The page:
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Ear to the Ground

Obama on Health Care: ‘We Are Going to Get This Done’

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Posted on Jul 17, 2009
Obama
whitehouse.gov/video/

Despite rumblings from detractors on both sides of the aisle, President Barack Obama held his ground as he held forth about health care reform in a speech at the White House on Friday afternoon, declaring that he was “absolutely convinced” that substantial changes to the system will be made this year.

The Washington Post:

With every new brush fire, Obama faces growing pressure to relent on his midsummer deadline for House and Senate passage. That marker was established to keep momentum going, but with two weeks remaining on the House calendar and three in the Senate before they recess, the timetable appears all but unattainable.

Yet so far, the president has refused to yield. “I realize that the last few miles of any race are the hardest to run, but I have to say now is not the time to slow down, and now is certainly not the time to lose heart,” Obama said.

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By KDelphi, July 20, 2009 at 12:35 am Link to this comment

Cathy—great article…everyone should read it. (and weep…)

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By KDelphi, July 20, 2009 at 12:31 am Link to this comment

Cathy—Thanks for the link—I have to log off of this to go to it (old pc)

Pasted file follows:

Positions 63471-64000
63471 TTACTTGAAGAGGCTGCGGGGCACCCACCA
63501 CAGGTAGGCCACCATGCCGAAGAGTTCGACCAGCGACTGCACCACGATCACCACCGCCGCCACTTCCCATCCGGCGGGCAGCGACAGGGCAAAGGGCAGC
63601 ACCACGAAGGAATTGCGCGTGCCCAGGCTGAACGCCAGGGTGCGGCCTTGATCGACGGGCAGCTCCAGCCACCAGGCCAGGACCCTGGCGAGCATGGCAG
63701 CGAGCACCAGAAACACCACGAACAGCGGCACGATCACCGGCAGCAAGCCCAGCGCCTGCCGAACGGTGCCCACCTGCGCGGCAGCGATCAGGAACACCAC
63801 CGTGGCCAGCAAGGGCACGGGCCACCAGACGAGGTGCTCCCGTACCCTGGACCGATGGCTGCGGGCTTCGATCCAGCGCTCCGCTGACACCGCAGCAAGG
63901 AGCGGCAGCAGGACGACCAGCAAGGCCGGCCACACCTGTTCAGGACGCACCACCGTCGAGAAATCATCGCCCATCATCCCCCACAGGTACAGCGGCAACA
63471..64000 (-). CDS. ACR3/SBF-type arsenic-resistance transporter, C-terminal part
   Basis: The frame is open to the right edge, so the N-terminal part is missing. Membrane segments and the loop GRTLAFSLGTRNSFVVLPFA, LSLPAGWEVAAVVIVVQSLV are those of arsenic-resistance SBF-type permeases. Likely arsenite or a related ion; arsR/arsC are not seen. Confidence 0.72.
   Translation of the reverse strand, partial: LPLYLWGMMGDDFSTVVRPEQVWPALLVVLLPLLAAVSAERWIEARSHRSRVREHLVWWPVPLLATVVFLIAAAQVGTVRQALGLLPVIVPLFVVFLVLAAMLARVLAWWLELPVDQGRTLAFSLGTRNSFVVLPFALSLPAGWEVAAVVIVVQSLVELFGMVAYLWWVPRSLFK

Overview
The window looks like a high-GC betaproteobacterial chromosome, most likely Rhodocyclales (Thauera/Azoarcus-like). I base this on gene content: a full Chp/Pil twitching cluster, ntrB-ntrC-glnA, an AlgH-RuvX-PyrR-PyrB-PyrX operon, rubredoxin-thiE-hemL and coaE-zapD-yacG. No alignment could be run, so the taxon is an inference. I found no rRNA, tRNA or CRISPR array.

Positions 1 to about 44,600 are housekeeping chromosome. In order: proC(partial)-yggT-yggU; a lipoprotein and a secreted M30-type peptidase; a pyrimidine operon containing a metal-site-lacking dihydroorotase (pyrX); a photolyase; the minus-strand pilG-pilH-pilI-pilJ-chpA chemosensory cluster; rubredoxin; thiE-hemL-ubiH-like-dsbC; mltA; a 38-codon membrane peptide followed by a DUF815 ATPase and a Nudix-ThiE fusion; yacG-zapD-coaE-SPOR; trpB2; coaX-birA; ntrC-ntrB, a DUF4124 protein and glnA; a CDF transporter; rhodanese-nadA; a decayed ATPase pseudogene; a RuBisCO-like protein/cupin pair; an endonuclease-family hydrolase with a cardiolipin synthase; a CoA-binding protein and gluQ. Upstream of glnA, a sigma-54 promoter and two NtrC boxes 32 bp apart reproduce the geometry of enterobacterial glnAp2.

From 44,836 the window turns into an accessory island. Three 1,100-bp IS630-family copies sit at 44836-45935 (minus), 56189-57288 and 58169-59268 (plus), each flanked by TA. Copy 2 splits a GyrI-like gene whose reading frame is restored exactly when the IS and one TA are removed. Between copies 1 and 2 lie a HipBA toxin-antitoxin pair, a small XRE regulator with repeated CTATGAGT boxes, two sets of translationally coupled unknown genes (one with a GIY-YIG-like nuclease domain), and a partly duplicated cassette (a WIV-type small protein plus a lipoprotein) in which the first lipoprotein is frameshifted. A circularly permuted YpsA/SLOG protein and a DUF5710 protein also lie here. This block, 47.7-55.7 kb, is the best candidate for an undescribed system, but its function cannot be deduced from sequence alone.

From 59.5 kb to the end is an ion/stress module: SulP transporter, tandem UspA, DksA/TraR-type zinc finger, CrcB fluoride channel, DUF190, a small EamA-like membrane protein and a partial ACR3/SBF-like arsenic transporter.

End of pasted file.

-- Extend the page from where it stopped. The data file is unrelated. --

I am beyond disappointed with this. It seems that the neo-liberal sites thought that just an amendment by Kucinich would make single payer supporters just
“go away”...unless we die, we wont.

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MarthaA's avatar

By MarthaA, July 19, 2009 at 9:22 pm Link to this comment

I hope the United States can manage to have good health care for U.S. citizens because even CUBA has great health care for their citizens, as well as numerous other nations. View the following documentary:

http://video.google.com/videoplay?docid=6646340600856118396&ei=9wjmSb3OMp2wqAOL_o25Dw&q=sicko

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By John Hanks, July 19, 2009 at 7:40 pm Link to this comment
(Unregistered commenter)

It looks to me like Obama is another corporate shill.  Is anyone really surprised?

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By Fat Freddy, July 19, 2009 at 5:35 pm Link to this comment

There’s an excellent article I came across from 1993. It explains the history of health insurance in this country, and specifically identifies the problems. It also offers solutions, not band-aids.

<a >Health care in the twentieth century: a history of government interference and protection</a>